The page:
03:34 GMT +3 hours25 November 2014
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Poland Denies Funding Belarus Opposition

World
(updated 18:28 28.10.2014)
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Poland does not finance the Belarusian opposition, Polish Ambassador to Belarus Leszek Sherepka said on Wednesday.

MINSK, November 14 (RIA Novosti) - Poland does not finance the Belarusian opposition, Polish Ambassador to Belarus Leszek Sherepka said on Wednesday.

“We are not in the business of funding the Belarusian opposition. We only help civil society, and these are different notions,” he said at a news conference in Minsk.

The Polish Foreign Ministry sees no problem with helping civil society in Belarus, he said, adding that there is a reason why information about Polish grants for Belarusian projects is confidential.

“Unfortunately, your special services use that information to fight civil society, and we have to protect it,” the envoy said, adding that disclosure could result in some civil society activists being imprisoned.

The Belarusian Christian Democratic Party (BCDP) said on Tuesday one of its activists was detained and charged with treason.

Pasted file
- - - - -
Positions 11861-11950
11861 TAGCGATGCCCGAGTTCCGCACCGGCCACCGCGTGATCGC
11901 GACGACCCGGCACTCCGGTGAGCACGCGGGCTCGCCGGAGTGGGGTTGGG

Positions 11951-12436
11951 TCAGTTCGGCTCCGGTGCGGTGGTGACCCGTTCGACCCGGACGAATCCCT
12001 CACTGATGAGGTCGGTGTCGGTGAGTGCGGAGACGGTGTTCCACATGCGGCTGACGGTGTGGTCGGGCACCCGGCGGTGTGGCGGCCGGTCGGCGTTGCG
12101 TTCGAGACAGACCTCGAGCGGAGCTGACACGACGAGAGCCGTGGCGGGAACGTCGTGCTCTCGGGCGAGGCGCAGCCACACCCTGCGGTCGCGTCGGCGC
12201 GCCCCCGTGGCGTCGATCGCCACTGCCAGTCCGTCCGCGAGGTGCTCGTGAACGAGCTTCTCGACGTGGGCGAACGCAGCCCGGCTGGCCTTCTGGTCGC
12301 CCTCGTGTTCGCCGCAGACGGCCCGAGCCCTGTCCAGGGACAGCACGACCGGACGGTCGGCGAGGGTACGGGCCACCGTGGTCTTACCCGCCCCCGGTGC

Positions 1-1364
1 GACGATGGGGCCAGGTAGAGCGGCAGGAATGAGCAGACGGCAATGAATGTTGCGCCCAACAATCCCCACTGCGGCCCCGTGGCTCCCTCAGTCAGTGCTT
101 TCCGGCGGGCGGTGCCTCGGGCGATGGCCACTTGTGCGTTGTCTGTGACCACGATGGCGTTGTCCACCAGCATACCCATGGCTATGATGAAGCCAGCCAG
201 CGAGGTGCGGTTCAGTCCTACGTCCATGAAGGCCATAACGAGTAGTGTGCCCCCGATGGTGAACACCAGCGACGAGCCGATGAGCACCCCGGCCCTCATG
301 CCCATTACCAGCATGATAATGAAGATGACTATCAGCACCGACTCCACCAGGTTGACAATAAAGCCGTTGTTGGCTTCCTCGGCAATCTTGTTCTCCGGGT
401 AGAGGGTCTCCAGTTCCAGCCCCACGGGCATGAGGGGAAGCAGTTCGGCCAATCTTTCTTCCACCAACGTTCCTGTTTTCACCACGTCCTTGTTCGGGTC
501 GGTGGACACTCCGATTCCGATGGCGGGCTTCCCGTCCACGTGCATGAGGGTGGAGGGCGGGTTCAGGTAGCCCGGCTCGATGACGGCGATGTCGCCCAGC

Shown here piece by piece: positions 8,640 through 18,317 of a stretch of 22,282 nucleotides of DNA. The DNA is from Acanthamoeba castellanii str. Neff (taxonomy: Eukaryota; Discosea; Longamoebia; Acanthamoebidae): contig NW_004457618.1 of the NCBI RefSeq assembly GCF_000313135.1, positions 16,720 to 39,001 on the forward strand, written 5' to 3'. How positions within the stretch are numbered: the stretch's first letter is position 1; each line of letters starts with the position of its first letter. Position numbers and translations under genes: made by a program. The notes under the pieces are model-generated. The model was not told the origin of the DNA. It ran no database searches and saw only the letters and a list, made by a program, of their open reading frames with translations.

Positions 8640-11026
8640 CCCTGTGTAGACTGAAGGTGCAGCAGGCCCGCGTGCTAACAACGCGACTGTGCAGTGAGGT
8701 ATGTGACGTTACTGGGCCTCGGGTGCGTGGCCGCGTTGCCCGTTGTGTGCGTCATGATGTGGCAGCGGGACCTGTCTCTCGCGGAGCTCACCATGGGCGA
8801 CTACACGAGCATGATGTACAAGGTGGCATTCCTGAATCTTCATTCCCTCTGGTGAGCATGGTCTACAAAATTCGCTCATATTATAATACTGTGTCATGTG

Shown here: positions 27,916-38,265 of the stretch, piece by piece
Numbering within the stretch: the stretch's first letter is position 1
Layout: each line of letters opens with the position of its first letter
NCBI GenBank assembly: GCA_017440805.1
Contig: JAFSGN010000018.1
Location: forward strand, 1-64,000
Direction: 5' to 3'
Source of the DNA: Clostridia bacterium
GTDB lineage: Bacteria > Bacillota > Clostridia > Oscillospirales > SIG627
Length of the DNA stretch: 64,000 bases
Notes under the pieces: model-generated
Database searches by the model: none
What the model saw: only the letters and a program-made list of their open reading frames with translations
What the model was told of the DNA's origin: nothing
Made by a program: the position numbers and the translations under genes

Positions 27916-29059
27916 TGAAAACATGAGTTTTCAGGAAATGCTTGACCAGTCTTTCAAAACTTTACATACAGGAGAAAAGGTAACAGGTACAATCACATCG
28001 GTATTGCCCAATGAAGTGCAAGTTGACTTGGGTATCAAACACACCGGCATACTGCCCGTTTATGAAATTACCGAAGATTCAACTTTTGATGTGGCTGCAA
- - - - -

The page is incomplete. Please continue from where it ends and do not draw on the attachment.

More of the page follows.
BCDP activist Andrei Gaidukov, 22, was detained in Vitebsk and immediately sent to a KGB pretrial detention center in Minsk. Another party activist, Ilya Bogdanov, was also detained but released after pledging not to leave the city.

The high treason charge (Article 356) provides for up to 15 years in prison.

Belarus is currently the target of EU sanctions over human rights abuses, lack of legitimacy and failure to respect democratic principles in the country. Under the sanctions, which the EU extended for another year in mid-October, some 240 Belarusian officials, including President Alexander Lukashenko, and 32 companies are currently subject to travel bans and asset freezes within the EU.

The West accuses the Belarusian authorities of persecuting the political opposition and denying basic rights and freedoms, in particular freedom of expression.

The EU was also critical of the September parliamentary elections in Belarus, in which all 110 seats went to pro-Lukashenko candidates. Brussels said the elections failed to meet international democratic standards.

Belarus has been subject to EU sanctions since 1996, two years after Lukashenko became president, though they were temporarily suspended in 1999 and 2008.

Lukashenko maintains that pressure on Minsk is pointless and said he hopes the European Union will try to regain its credibility as a serious partner and a good neighbor.